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Liquid Courage: Let’s Talk HOPS!

Submitted by on August 10, 2009 – 8:23 AMNo Comment
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LET’S TALK HOPS!

Matt DefaultHOPS. Small green cones with fragrant oils and acids that come from tall, stringy vines. Part of the cannabis family of plants, but you don’t smoke these guys—no, they end up picked and dried and brewed into your beer. Sometimes, they’re fresh and whole-leaf, like in a dry-hopped rye or pale. Sometimes they’re processed, extracted, frozen, and then reconstituted into an American style pilsner. Any way you look at it, hops have a distinct impact upon the character of your beer. Sometimes overdone, sometimes balanced beautifully, but always present. Hell, without hops you just don’t have beer.

I got the chance to talk about hops with a noted professional brewer—Scott Vaccaro of the Captain Lawrence Brewing Company. As the brewery’s founder and brewmaster, he knows a thing or two about these little green flowers. We got into the nitty-gritty of things: how craft brewers have been approaching hop profiles, the merits of American varieties, how home brewers can learn a lesson from the pros. But first I want to give you a little bit about what I’ve been up to in my own endeavors.

Since roughly May, my hop vines have been plugging away through rain and shine. We planted roughly a dozen rhizomes—small roots with little growths on them—and gave them plenty of water, sunlight, and nutrients. We cleared the area of competing weeds and mulched the ground to keep them away.  We watched them through everything from two weeks of constant rain to daily burning temperatures hovering in the 90s. The bines broke ground and shot right up towards the sun with a pace and vigor I’ve never seen in a plant. Within a few weeks, they were taller than my house and bushy enough as to make the backyard a jungle.

Then something amazing happened: all of a sudden, in random spots along the vines and between the leaves, tiny little flowers began to appear. These flowers budded into hops, and are now doing their damn best to be the freshest, most fragrant kind I’ve ever seen. You just can’t beat homegrown.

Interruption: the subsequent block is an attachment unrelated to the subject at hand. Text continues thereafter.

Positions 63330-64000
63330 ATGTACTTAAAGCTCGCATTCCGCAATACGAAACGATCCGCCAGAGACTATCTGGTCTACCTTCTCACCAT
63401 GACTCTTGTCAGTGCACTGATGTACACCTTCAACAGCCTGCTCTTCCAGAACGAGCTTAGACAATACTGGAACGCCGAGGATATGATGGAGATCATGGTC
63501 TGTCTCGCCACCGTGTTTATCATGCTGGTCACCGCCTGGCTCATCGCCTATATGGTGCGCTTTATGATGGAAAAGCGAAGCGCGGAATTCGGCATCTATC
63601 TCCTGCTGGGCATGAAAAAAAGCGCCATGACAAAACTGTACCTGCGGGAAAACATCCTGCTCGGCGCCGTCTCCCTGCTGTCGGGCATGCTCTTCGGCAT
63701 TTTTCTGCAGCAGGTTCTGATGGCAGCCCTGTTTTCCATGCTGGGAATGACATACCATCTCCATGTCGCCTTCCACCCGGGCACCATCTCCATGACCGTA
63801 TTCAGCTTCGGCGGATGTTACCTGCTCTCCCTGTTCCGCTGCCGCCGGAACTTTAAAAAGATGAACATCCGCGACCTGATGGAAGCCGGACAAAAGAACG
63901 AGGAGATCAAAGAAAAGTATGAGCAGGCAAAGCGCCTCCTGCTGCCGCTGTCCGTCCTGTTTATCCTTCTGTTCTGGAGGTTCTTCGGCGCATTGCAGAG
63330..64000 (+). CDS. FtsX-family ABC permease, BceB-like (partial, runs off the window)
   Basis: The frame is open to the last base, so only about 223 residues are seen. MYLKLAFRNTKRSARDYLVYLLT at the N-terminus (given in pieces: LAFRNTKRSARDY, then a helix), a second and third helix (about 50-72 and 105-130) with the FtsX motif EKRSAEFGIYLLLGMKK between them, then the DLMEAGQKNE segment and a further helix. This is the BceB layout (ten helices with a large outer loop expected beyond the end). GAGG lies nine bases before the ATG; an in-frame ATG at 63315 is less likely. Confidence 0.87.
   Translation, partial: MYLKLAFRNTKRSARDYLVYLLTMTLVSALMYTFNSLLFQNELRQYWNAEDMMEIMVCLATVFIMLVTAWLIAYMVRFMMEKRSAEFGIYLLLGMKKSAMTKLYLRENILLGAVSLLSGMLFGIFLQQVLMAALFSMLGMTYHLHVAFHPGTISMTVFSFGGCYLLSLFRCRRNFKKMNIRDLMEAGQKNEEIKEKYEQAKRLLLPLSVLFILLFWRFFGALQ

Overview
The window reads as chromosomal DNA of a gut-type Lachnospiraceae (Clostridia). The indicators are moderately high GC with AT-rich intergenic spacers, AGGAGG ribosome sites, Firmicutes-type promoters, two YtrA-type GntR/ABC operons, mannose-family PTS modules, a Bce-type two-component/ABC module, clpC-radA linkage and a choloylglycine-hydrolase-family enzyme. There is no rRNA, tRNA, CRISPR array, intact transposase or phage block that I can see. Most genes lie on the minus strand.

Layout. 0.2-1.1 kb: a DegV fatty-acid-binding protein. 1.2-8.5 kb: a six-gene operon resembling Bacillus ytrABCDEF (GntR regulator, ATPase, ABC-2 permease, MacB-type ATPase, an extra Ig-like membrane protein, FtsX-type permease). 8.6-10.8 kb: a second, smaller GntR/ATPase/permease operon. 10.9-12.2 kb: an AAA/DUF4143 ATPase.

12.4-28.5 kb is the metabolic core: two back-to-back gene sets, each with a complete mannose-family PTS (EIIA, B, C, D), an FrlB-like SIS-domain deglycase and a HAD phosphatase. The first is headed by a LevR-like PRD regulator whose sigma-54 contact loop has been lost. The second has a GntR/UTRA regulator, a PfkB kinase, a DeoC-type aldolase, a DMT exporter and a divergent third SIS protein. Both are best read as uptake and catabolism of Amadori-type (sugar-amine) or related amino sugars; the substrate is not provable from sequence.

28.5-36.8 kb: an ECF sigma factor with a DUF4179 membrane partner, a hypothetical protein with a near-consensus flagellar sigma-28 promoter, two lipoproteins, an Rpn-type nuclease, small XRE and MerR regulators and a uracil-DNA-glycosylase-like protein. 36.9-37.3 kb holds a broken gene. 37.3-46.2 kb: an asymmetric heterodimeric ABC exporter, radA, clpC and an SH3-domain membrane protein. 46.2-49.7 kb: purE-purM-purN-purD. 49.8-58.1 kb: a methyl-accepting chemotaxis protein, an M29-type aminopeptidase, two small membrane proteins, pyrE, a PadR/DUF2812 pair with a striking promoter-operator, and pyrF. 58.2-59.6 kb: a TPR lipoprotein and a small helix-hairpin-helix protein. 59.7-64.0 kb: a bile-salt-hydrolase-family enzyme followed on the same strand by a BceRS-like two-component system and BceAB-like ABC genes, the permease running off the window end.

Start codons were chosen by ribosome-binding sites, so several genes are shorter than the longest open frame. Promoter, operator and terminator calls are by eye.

Now I am faced with a conundrum: when do I pick? How do I use them? How do I keep from going overboard? How can I tell alpha acid percentages? Should I even worry? Scott did a lot to answer these questions, gave me his professional advice on how to amp-up my home brew, and even talked a little about President Obama…

Interview With Scott Vaccaro of the Captain Lawrence Brewing Company

Scott Vaccaro

Scott Vaccaro

BierMag: Hi Scott, it’s Matt from biermagazine.com. How are you doing?

SV: Good! It’s pretty busy over here. (Loud, metallic banging sound)

BierMag: We first met at Beer Table over in Brooklyn. Captain Lawrence was having a promotional tasting. I remember we spoke a little bit about hops then, and I’ve got a few questions for you.

SV: Yeah, go ahead what’s up.

BierMag: Well I remember you mentioning something about Captain Lawrence Brewing Co. having planted some hop plants for its own use. Could you tell me a little bit more about that?  Like, how big is your hop yard, or how many plants you have, or what varieties you have?

SV: Alright. Well, at the moment we have two plots, [each] about 75 vines of Cascade, about 25 Nugget, 25 Chinook, I think; so a little over 200 vines. We planted them just this year. They’re up at Blue Hill Stone Barn Center for agriculture, Stone Barn is a restaurant up in Pocantico Hills, and we’re hoping to get a pretty nice crop out of them next year. This year we probably won’t get much out of them.